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Councilman explains why NR students should care about government

October 28th, 2011 Posted in Opinion

Story and Photos by Heidi Hansen 

LOGAN—Ronald Reagan likely turned over in his grave Thursday afternoon as a Logan City Councilman addressed a room packed full of College of Natural Resource students on why they should care about politics.

“I have a notion to share; it’s uncommon, but true,” said Herm Olsen, chairman of the Logan City Council, who is up for reelection in November. “At the risk of flying in the face of Ronald Reagan, I’m going to tell you that government is our friend.”

Invited to speak as part of the “Why Should I Care? Campaign,” a series of lectures sponsored by the ASUSU Government Relations Council aimed at different colleges across campus throughout the year, Olsen’s remarks were directed towards the interplay between politics and natural resource issues facing the community.

Explaining that he was asked to “entice, encourage and nudge” students to become informed and get involved with their community, Olsen’s message was that, “Government can be a good friend if you know how to play the game of politics.”

Using Cache Valley as an example, Olsen said, “120 years ago, if you looked at the mountains and hills, you would have seen clouds of billowing dust that looked like forest fires” caused by overgrazing of sheep, which ate everything green and then moved north.

But in 1902, Olsen said, people fed up with the poor water and air quality that accompanied desert mountains got organized.

“They got together, by the old court house—you know, the one across from Burger King,” Olsen laughed, “and they asked: What do you want? A public reserve with pure water and beautiful canyons? Or a private reserve with impure water and mountain desert?”

The answer seeming clear, citizens petitioned the federal government to create the Cache Forest Reserve. The Teddy Roosevelt administration approved it.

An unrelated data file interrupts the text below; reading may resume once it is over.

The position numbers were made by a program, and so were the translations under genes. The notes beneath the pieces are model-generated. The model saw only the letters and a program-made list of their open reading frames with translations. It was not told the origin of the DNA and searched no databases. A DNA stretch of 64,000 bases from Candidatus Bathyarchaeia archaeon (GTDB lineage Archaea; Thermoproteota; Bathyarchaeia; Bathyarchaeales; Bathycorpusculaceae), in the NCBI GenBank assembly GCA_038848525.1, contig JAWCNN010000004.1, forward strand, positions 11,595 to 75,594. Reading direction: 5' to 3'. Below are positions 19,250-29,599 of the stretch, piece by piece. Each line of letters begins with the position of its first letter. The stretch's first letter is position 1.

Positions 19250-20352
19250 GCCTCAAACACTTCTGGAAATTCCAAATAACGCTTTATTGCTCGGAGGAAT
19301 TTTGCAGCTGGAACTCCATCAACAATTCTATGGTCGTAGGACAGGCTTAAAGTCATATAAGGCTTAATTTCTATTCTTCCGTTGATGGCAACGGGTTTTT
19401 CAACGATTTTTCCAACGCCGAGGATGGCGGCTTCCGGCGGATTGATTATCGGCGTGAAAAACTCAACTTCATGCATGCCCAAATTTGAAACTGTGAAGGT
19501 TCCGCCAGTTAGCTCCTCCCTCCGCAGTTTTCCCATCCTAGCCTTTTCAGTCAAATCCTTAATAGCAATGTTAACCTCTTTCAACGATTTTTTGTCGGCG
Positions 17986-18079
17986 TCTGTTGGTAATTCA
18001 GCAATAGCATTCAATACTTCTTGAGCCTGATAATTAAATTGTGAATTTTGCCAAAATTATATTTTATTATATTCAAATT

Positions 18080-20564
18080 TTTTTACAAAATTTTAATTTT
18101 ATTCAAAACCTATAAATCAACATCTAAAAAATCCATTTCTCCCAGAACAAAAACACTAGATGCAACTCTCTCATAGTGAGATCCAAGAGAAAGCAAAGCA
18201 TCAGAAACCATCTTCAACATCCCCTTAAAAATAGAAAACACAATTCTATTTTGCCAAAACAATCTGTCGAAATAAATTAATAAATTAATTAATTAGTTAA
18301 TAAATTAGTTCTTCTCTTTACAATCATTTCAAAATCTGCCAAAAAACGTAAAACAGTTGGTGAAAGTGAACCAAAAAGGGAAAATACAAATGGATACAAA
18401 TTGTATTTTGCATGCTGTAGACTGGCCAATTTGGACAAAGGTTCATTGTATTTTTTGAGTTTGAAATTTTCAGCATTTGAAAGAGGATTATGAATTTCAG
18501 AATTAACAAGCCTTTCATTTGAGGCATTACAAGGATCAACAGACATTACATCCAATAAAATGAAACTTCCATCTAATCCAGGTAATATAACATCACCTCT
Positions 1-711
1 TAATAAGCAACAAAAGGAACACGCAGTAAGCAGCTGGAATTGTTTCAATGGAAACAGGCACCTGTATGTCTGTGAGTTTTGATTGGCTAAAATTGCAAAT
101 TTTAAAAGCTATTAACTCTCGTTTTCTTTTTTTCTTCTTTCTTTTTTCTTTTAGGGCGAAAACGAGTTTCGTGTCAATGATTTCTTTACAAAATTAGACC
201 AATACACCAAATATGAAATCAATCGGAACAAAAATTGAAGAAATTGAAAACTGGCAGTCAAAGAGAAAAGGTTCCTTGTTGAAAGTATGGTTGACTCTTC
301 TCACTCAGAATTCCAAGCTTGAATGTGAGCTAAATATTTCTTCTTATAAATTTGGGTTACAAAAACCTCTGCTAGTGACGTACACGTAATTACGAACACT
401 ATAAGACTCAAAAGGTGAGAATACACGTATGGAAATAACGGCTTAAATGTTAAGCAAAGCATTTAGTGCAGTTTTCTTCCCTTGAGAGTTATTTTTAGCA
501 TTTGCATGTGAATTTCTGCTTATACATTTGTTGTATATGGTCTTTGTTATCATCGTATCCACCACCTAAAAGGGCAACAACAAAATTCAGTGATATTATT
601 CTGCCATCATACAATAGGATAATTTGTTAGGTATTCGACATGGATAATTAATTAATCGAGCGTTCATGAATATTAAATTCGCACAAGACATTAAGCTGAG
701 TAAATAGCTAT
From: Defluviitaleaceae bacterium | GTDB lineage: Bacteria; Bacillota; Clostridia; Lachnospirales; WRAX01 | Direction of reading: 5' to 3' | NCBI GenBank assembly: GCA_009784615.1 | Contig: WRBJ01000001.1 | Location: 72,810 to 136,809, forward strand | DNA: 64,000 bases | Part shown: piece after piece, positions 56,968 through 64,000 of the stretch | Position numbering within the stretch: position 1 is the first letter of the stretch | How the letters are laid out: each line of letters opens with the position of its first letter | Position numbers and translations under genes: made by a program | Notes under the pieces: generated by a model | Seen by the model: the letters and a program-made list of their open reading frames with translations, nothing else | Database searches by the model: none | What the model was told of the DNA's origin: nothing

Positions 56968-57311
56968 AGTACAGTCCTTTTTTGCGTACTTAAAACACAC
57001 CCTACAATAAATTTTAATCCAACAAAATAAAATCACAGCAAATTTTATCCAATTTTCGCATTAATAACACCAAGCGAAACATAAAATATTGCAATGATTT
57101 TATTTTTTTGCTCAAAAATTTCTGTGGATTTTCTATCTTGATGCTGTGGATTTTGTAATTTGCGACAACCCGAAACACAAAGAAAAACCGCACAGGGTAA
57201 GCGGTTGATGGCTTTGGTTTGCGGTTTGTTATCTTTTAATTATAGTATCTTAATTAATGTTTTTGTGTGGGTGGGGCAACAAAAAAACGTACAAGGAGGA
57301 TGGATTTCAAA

“Without government, we would not have what we see today in the canyon. You would not attend an agricultural college,” said Olsen, a USU political science graduate. “It would be clean air and water at a price.”

Today, Cache Valley residents face a new air quality problem: the winter inversion, which creates about 15 to 17 red-air days each year, Olsen said, and makes it unhealthy for residents to be outside for extended periods during this time.

With the Valley population expected to double in the next 25 years, the problem will only increase if nothing is done.

“But it’s a problem we can solve,” Olsen said, “and students should be involved in the solution.

“You are an ideal source of information to guys [politicians] that might not know anything about natural resources,” Olsen said, encouraging students to communicate with local leaders. “Find out what problems they are dealing with to help figure out the problems you are dealing with.”

After graduating from law school at the University of Utah, Olsen worked for the U.S. House of Representatives Interior Appropriations Committee, where he says he saw leaders “read letters on the floor from little old ladies in Layton or Providence and say, ‘Let’s work on a solution for this.’”

Most lawmakers, he said, really do work hard for their constituents.

“Despite the headlines in the paper, the vast majority of people who work for you work their guts out,” Olsen said. “They want to do the right thing and they honestly rely on you to tell them what the right thing is.

“Locally, I suggest that you would be amazed at the impact of friendly, civil communication with a city councilman, mayor or even congressman,” Olsen said.

Discussing other problems the audience thought Logan City faces today, such as urbanization and traffic, Olsen said, “We are going to have to start living a different life and doing different things. Planning is huge.”

Students should get involved in the planning process to deal with these issues, because current students will be those dealing with these issues in the future. “I know it’s easier to watch Dancing with the Stars, but it won’t solve these problems,” Olsen said.

Kayla Hall, communication coordinator for the USU Institute of Government and Politics, attended the lecture to inform College of Natural Resource students on other ways they can get involved with politics.

“We are trying to branch out to students in all majors,” Hall said. “We’re trying to let them know that there are internship opportunities through our office that relate to natural resource policy.”

And Olsen says getting involved can make a real difference. “The government is a tool,” he said. “It can be frustrating and irritating, and yet, it’s all we’ve got.

“So get involved in the solutions,” Olsen said. “Use the government so that it can be a good friend. It’s easier than you think to affect your world.”


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  1. 3 Responses to “Councilman explains why NR students should care about government”

  2. By Herm Olsen on Oct 31, 2011

    Wow – I didn’t know this would be covered by the paper, or I’d probably have said something REALLY off the wall! H

  3. By patrick a shea on Nov 1, 2011

    Herm is my hero. Finally someone sensible speaks about reality of the 21st century. Government is a necessary part of our life, whether you are part of the 99% or 1%. Herm for Governor.

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